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Ekimov wins gold at the expense of a famous teammate

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Latest: Saturday September 30, 2000 10:04 AM


SYDNEY, Australia -- Lance Armstrong's dream of finally winning a gold medal in his third Olympics came to an end Saturday, but America's top cyclist didn't go home empty-handed. The two-time Tour de France winner took bronze in the 29 1/4-mile individual time trial, finishing 26 seconds behind Germany's Jan Ullrich and 34 seconds behind the surprise winner, Russia's Viacheslav Ekimov, who completed the so-called "race of truth" in 57 minutes, 40 seconds. Armstrong was only mildly disappointed by his third-place finish, the sting of defeat dulled by the curious fact that the winner, for much of the year, is his teammate.

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Both Armstrong and Ekimov ride for the U.S. Postal Service Team. (And you wondered what was behind that first-class letter rate hike?) During Armstrong's 2000 Tour de France victory the 34-year-old Ekimov served as one of U.S. Postal's worker bees, supporting Armstrong by whatever means was necessary during the three-week, 2,276-mile ordeal, blocking his wind, chasing down opponent's breakaways, offering him his tire in the event of a blowout. "Ekky put it all on the line for me at the Tour," Armstrong said after Saturday's race. "As disappointed as I am not to have won, I'm equally happy he was the winner. We're roommates. I love the guy and I'm honored to be with him on the podium."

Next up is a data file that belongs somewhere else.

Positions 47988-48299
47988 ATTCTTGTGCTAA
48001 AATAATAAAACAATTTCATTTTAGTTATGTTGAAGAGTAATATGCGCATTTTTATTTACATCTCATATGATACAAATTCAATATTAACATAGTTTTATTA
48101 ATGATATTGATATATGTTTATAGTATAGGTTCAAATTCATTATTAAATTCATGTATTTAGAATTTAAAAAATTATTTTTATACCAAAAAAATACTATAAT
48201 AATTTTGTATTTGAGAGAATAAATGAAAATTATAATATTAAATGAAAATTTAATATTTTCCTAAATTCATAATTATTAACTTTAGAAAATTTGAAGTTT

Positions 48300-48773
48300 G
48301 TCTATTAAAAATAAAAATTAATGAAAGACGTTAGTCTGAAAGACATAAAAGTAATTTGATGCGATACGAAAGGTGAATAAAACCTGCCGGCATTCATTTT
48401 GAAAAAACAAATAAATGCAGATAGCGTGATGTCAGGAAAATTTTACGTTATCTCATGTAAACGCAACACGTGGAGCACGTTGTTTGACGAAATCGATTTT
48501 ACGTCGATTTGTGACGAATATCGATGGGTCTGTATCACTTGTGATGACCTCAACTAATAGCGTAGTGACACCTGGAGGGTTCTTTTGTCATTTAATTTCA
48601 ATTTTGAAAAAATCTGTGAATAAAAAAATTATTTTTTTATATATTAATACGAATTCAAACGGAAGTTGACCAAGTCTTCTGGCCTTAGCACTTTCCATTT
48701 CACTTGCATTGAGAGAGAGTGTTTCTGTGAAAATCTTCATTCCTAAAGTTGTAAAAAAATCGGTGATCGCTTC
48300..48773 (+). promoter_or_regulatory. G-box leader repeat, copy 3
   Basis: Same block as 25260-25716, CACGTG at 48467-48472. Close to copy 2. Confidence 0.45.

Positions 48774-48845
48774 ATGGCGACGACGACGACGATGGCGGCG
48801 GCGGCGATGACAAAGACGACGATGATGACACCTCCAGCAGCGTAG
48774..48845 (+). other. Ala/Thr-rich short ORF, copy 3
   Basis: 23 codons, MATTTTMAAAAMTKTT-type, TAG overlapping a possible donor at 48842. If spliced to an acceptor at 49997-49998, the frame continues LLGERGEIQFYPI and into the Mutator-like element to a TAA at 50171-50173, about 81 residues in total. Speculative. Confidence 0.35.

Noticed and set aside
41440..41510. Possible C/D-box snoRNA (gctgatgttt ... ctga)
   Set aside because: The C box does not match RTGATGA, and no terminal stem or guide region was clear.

The 29-year-old Armstrong, who overcame testicular cancer in 1997, offered no excuses after the race. On August 31 he'd suffered a fractured vertebrae in his neck after being hit by a car during a training ride in France, but after taking 10 days off, he was able to resume training. He wasn't able to put in the total miles he'd have liked to had his neck been 100 percent, but on balance his legs felt good. He'd enjoyed his time in Australia and the Olympic experience. And he made no bones about the importance of winning the gold medal, especially after finishing 13th in Wednesday's road race. He was, as athletes say when they're mentally prepared, "right in the head." His plan was to go out as hard and as fast as he could and see if he could keep up the pace. "I wish I could tell you I had a problem," he said. "That I had a flat, or felt bad, or my neck bothered me. I gave everything I had and I got third place. The two riders ahead of me were faster, stronger, better."

Ekimov, who had never won a major time trial, led Armstrong by one second after the first of the three laps, by eight seconds after two, then, in the final lap, blew him away as Armstrong faded. Even Ullrich, who's known for his strong finishes, couldn't keep up with Ekimov at the end, slipping from five seconds ahead to eight seconds behind in the last five miles. It was, quite simply, the race of Ekimov's life. "Today I'm gold and Lance is bronze," the Russian said with a smile. "Okay. But next year we're going to be a unit, no problem. He can win more Tours, no question about it. Lance is the most respected rider in the pelaton. He's a hero. And I'm just real proud to be on his team." The feeling, clearly, was reciprocal.

Sports Illustrated senior writer E.M. Swift is in Sydney covering the Games for the magazine and

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